Wednesday, October 31, 2018

Paloma Wool Is Popping Up In London - And Everyone's Invited

The first item Paloma Lanna released under the umbrella of her fashion-brand-cum-art-project, Paloma Wool, was a sweatshirt. Numbered by hand, and part of a limited edition of 50, the sweater featured a photograph Paloma had taken on her travels in New Zealand, of a bush with pink flowers, using her old Yashica.

She shot the sweater on a pretty friend and published the image on Instagram. People began sharing it. Then they started buying it. In one day, her nascent website was flooded with visits from 69 different countries. “It taught me that content is so important,” the 28-year-old designer reflects, speaking over the phone from her Barcelona studio. “At the end, they were only sweatshirts, but the photos were so different to what other brands were doing that people connected to them.”

Four years on, Paloma Wool, a direct-to-consumer, Instagram-fuelled sensation has only continued to connect with its customers in increasingly innovative ways. On October 29, the brand will open an eight week-long pop-up at Liberty, with a sculptural shop-fit designed by two young designers from DelloStudio (fittingly, they first connected on Instagram, and are yet to meet in person).

Several days later, it plans to stage a photo shoot with its London-based clients and followers. “We’re not looking for models – just people who like the project,” says Paloma. “Maybe you would like to come! We already got 150 emails on the first day of posting the idea, and I don’t know how many people will turn up, but we’re looking to represent everyone who wants to be a part of it.”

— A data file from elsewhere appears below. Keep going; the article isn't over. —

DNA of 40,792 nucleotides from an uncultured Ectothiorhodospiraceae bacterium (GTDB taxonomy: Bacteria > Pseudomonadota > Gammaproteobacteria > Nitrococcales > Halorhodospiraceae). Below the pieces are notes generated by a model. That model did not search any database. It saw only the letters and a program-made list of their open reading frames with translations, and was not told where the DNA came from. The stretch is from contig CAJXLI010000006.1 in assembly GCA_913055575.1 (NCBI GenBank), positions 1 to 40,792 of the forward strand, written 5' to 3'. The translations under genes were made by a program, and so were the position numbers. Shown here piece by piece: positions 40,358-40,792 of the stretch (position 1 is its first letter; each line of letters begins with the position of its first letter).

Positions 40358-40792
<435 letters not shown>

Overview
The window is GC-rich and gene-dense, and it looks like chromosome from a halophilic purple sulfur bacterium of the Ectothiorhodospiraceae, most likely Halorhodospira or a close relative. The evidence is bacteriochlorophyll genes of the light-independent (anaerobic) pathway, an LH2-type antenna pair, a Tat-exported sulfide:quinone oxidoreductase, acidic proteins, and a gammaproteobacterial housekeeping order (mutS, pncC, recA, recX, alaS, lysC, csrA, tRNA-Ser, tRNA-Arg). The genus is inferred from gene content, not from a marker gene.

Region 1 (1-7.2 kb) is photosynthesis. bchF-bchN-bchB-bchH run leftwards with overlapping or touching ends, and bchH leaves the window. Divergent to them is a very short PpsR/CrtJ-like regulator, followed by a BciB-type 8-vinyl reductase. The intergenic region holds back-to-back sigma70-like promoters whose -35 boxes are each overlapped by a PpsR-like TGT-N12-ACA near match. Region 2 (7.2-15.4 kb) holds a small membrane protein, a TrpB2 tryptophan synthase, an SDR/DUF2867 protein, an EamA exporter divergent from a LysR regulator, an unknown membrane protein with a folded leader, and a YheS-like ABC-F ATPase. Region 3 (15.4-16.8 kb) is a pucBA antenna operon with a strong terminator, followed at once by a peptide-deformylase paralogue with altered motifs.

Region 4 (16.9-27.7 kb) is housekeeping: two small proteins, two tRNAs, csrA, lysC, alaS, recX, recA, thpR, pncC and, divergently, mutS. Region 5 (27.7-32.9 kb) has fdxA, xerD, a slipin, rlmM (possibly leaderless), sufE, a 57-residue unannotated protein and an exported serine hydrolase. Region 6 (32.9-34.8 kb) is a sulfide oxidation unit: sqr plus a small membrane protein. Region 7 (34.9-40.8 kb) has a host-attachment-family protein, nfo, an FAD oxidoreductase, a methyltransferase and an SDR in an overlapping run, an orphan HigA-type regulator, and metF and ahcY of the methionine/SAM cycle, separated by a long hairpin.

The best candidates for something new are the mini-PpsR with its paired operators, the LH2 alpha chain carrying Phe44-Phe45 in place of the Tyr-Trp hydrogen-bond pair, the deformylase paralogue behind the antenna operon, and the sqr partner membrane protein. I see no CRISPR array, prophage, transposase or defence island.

Note the word “project”. Paloma Wool may have gained followers on behalf of “the Leandra”, a cream-coloured, one-size-fits-all, €79 shirt featuring a lithe form reminiscent of a Matisse cut-out or an Arp moustache; it may do a fine line in Seventies-hued, needle-cord jumpsuits; it may sell cute alpaca jumpers by the shedload – but don’t call it a fashion brand.

“When I started Paloma Wool my ambition was to create a platform for different artists to meet and create pieces together,” says Paloma. She has followed up on her ambition to be “more than a clothing label” by collaborating with ceramicists, artists and photographers, selling their products on her website and utilizing their skills in service of her distinctive, soft-focus imagery. “I am more concerned with being artistic than commercial,” she says.

The two, however, are not mutually exclusive: increasingly, it’s that inventive flair for stand-out imagery that ensures her smile-inducing clothes and accessories sell. Paloma agrees her photography is as important as her products. “It’s very important with us being an online store. The visuals are what people buy into.” She still photographs most of the campaigns herself, occasionally utilising the exacting eye of her best friend Carlota Guerrero, the brains behind Solange’s extraordinary A Seat At The Table album artwork. “I think a lot about what photographs I’m going to take. I always try to express friendship and kindness with my photographs – both are such important messages for our brand.”

Born in San Sebastian, but raised in Barcelona, Paloma has fashion in her blood. Her parents founded Eighties-era label Globe and then Nice Things, a Spanish clothing brand, with whom she shares some suppliers and for whom she still leads the marketing department. She struck out on her own in 2014, having finished her college degree. The factories in particular came in handy: 80 per cent of the collection is produced in Spain, with the remaining T-shirts and sweatshirts produced in Portugal.

She is excited to come to London: “I always get stopped by people who recognize the clothes – no one would ever do that in Spain,” she laughs. What’s the secret to her appeal? “Colourful, special pieces with a good price point. But, really, it’s about friendship,” she says. “We’re just a group of eight girlfriends doing fun stuff together.”

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